Tuesday, March 20, 2018

National Poetry Month coming up at the Cleveland Public Library

Once again, the Cleveland Public Library & Ohio Center for the Book is setting up their events for National Poetry Month, with workshops and a Monday open mike.
Check out their National Poetry Month events listing

--know of any other National Poetry Month events?  Tell us!

Monday, February 12, 2018

Women, Poetry, and the Cult of Youth

This post from Jacqueline Saphra, "The Slow Game: Women, Poetry and the Cult of Youth", suggests that "people talk about the demographic of the poetry workshop and the high percentage of middle-aged or older women". Is this true? And, if it is, why should this be bad?

26 women poets. (Image from womenyoushouldknow.net)

Thursday, February 8, 2018

How to write love poems--

"I once responded to a girlfriend’s love poem by critiquing its imagery. That relationship didn’t last long...."

photograph of a flower (image by Geoffrey A. Landis)
photo by GL
With Valentine's day coming up, the Poetry Foundation asks Adrian Blevins, Rebecca Hoogs, Cyrus Cassells, and Craig Arnold how to write love poems


Thursday, February 1, 2018

Cleveland Public Poetry continues (plus, Q&A with Ohio poet Khaty Xiong)

Photo by GL
With the start of a new year, Cleveland Public Library has begun another season of Cleveland Public Poetry, the open mic poetry reading series.  Since 2012, Cleveland Public Poetry (CPP) has presented some of Ohio’s most honored, established and emerging poets. A featured poet reader is presented quarterly, while every month, CPP offers an open mic to aspiring poets–and to anyone wanting to read their favorite poem aloud.  It’s a wonderfully creative outlet for those wanting to celebrate written and spoken word poetry. 
logo of Ohio Center for the BookPlease join us for our next open mic event: Cleveland Public Poetry, Poetry of Love, Wednesday, February 14, at 12:00 p.m. Come share an original or classic poem that celebrates the romantic tradition of Valentine’s Day. 
Cleveland Public Poetry is sponsored by the Ohio Center for the Book at Cleveland Public Library.
Read more (and check out the question & answer with Ohio poet Khaty Xiong) here:

Tuesday, January 30, 2018

Calling All Haikuists!

Haiku Master Ray McNiece (red) faces off against contestant Geoffrey Landis (behind) at the2 017 Haiku Death Match  

Cleveland Heights Poet Laureate Christine Howey writes:
Attention all Haiku Master Wannabes!  Heights Arts' 2018 Haiku Death Match will take place April 21 at Ensemble theater.  Application for the Death Match is now open. You  can find more information as well as the application and all the rules and regs here:


Only 10 poets will compete - first come, first served - so get on it!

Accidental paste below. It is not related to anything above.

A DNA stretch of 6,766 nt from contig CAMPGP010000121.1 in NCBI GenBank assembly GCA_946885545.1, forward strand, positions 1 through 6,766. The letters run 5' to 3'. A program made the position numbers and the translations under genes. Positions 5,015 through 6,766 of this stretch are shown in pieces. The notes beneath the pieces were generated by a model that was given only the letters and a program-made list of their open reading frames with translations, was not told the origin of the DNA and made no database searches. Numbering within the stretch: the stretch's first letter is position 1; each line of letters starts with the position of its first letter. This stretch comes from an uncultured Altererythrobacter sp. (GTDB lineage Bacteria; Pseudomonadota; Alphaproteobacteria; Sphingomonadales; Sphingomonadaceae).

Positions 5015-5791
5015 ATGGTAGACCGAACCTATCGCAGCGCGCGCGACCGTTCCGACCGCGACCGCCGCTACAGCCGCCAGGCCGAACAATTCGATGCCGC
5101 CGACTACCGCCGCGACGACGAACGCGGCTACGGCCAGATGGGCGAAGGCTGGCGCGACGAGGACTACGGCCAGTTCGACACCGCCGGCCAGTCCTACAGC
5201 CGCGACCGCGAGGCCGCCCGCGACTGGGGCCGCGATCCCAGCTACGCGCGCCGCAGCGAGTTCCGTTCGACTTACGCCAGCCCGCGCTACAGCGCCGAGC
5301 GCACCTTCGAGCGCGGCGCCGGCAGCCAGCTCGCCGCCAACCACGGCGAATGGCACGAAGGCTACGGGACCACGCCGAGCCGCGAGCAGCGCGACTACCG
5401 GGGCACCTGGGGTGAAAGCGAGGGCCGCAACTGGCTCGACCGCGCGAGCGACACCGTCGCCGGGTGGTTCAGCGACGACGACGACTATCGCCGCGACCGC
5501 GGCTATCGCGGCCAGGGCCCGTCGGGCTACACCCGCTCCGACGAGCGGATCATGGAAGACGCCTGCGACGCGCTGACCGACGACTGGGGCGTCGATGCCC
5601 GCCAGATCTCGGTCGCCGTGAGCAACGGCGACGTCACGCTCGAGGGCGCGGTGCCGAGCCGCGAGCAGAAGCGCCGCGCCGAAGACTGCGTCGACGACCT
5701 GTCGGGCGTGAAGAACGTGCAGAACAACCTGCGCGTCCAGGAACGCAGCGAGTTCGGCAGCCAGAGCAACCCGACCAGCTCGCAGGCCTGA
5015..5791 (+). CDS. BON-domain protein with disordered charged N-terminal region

Winner gets a cheesy trophy and the title of Haiku Master, plus no-commission sale of their books/chapbooks in the Heights Arts Gallery for a year. And, of course, the adulation of the public. Will YOU be the next Haiku Master?
Yay!

--Christine


Tickets for the 6th Annual Haiku Death Match will go on sale to the public in March, 2018.

Wednesday, January 3, 2018

Paying to Play

Image from Jody A. Virgan, from twitter

I hate reading fees, and refuse to submit to any journals that require you to pay for them to consider your work.  John Burroughs pointed out this article from The Millions to me, where Rachel Mennies explains some of the reasons that this is not a good thing.




image courtesy pexels

I refuse to submit to markets or contests which require a reading fee as a matter of principle, since I believe it is damaging to the field, squeezing the people who can't afford to pay out of their entry into the field.  
However, these days in the literary field, so many 'zines do it that it is getting to be unexceptional.  I sympathize with them; they are running on shoestring budgets and unpaid labor already, I can see how a small reading fee can be so very tempting.

Tuesday, December 19, 2017

New from Wick

...and the latest news from the Wick Poetry Center at Kent State:

Happy Holidays from the Wick Poetry Center,

On behalf of the Wick Poetry Center staff and students, I want to wish you all a joyful holiday season with peace, love, and poetry. We are filled with gratitude for you, our remarkable community, for all of the support you have given us this year. Poetry, like community, does not exist in isolation—it is the means by which we connect with others, with the larger world, and with a deeper sense of ourselves.

With your unwavering support and advocacy for our programs and outreach, we are thrilled to announce the opening of the Traveling Stanzas: Writing Across Borders exhibit, which will be be launched on a three-year national tour at Summit ArtSpace in Akron, Ohio, January 19-February 17 (Gallery Hours: Thursdays & Fridays, 12-7pm, Saturdays, 12-5pm). The exhibit and community workshops were made possible by a $250,000 matching grant from the John S. and James L. Knight Foundation, one of the largest grants for poetry in the country.

The interactive exhibit is free and open to all, and we hope that you will visit and witness the work that we have done in the North Hill community with participants at the International Institute of Akron, Project Learn and Urban Vision, many of whom are refugee and immigrant newcomers to Akron.